1

Any systolic blood pressure measurements < 90 mm Hg or > 180 mm Hg

2

Investigations

Elevated troponin level (> 99th percentile of the normal population)

2

Abnormal QRS axis (< −30 degrees or > 100 degrees)

1

QRS duration > 130 ms

1

Corrected QT interval > 480 ms

2

Diagnosis in emergency department

Vasovagal syncope

−2

Cardiac syncope

2

Total:

Risk level

Total score

Serious outcomes5


Very low

≤ −2

0.2%

Low

−1 to 0

0.7%

Medium

1 to 3

8%

High

4 to 5

19%

Very high

6

51%


Note: Serious outcomes include death, cardiac arrhythmia, structural heart disease, other cardiac event,

Address correspondence to Aaron Saguil, MD, MPH, at aaron.saguil@usuhs.edu. Reprints are not available from the authors.

Author disclosure: No relevant financial affiliations.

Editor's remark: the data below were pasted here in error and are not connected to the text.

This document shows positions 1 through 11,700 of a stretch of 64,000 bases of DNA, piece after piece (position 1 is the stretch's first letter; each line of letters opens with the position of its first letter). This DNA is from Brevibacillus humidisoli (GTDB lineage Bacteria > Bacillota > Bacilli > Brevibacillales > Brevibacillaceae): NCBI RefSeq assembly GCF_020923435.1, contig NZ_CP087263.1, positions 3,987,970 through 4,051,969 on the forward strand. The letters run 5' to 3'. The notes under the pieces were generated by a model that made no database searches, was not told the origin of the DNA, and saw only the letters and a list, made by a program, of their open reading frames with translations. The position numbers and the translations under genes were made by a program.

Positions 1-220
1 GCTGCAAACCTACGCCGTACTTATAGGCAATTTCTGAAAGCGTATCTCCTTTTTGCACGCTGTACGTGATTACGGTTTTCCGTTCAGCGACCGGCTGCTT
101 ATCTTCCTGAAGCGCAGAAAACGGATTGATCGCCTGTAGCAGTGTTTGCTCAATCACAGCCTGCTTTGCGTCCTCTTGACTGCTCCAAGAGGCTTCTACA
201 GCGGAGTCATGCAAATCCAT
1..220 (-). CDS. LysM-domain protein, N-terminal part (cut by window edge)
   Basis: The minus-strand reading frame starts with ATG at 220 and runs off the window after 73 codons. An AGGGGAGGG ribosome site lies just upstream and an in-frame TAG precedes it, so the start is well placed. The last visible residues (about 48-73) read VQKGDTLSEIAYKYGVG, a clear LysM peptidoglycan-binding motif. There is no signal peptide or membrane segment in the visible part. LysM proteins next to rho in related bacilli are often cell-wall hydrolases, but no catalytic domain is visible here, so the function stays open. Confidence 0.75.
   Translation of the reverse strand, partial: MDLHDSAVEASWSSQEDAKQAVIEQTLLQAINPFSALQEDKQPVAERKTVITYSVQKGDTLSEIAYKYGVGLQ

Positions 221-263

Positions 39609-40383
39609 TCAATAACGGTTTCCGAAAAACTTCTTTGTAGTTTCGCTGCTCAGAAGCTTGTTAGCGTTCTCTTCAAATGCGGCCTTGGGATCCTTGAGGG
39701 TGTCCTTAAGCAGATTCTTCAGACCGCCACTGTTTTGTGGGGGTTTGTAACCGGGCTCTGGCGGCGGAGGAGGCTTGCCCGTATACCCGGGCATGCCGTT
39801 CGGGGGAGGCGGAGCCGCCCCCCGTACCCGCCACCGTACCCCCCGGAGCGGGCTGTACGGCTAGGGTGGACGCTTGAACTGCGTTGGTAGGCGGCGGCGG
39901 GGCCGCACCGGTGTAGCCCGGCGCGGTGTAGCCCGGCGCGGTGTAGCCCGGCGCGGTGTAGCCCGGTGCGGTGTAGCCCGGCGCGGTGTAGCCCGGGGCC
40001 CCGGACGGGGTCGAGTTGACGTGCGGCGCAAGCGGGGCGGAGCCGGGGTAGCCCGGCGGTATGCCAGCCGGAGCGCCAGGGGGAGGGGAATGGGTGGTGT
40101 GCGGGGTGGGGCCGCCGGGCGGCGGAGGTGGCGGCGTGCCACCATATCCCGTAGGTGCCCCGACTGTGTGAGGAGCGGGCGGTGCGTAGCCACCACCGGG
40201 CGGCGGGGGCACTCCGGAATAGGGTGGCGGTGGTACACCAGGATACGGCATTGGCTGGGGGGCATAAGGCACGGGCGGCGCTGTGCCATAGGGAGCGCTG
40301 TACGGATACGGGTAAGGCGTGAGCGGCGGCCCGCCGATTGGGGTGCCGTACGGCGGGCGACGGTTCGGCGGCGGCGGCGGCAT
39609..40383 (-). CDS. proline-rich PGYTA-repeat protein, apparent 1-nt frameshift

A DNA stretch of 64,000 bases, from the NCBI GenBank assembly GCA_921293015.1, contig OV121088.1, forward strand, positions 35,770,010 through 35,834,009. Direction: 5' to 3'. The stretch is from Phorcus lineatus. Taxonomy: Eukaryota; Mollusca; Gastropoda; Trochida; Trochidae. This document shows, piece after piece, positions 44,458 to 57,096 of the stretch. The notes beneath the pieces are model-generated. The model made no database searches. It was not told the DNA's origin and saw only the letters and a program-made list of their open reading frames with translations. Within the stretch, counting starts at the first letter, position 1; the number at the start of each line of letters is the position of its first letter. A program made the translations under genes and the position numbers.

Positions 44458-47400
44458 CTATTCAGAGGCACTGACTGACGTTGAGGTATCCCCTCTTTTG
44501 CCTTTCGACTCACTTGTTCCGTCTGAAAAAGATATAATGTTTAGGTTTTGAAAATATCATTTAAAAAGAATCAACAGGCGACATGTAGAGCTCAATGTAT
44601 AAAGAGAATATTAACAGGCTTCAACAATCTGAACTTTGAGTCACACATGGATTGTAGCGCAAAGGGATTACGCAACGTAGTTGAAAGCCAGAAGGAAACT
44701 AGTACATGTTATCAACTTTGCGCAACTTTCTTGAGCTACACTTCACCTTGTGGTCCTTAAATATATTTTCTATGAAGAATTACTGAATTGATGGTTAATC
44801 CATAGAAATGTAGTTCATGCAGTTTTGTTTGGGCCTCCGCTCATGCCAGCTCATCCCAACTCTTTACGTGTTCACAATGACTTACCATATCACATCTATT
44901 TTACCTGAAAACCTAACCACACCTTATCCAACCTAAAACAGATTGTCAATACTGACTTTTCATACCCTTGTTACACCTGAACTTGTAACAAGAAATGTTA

References

show all references

1. Sun BC, Emond JA, Camargo CA Jr. Characteristics and admission patterns of patients presenting with syncope to U.S. emergency departments, 1992–2000. Acad Emerg Med. 2004;11(10):1029–1034....

2. Saccilotto RT, Nickel CH, Bucher HC, et al. San Francisco Syncope Rule to predict short-term serious outcomes: a systematic review. CMAJ. 2011;183(15):E1116–E1126.

3. Reed MJ, Newby DE, Coull AJ, et al. The ROSE (risk stratification of syncope in the emergency department) study. J Am Coll Cardiol. 2010;55(8):713–721.

4. Thiruganasambandamoorthy V, Kwong K, Wells GA, et al. Development of the Canadian Syncope Risk Score to predict serious adverse events after emergency department assessment of syncope. CMAJ. 2016;188(12):E289–E298.

5. Thiruganasambandamoorthy V, Sivilotti MLA, Le Sage N, et al. Multi-center emergency department validation of the Canadian Syncope Risk Score. JAMA Intern Med. 2020;180(5):737–744.

This guide is one in a series that offers evidence-based tools to assist family physicians in improving their decision-making at the point of care.

This series is coordinated by Mark H. Ebell, MD, MS, deputy editor for evidence-based medicine.

A collection of Point-of-Care Guides published in AFP is available at https://www.aafp.org/afp/poc.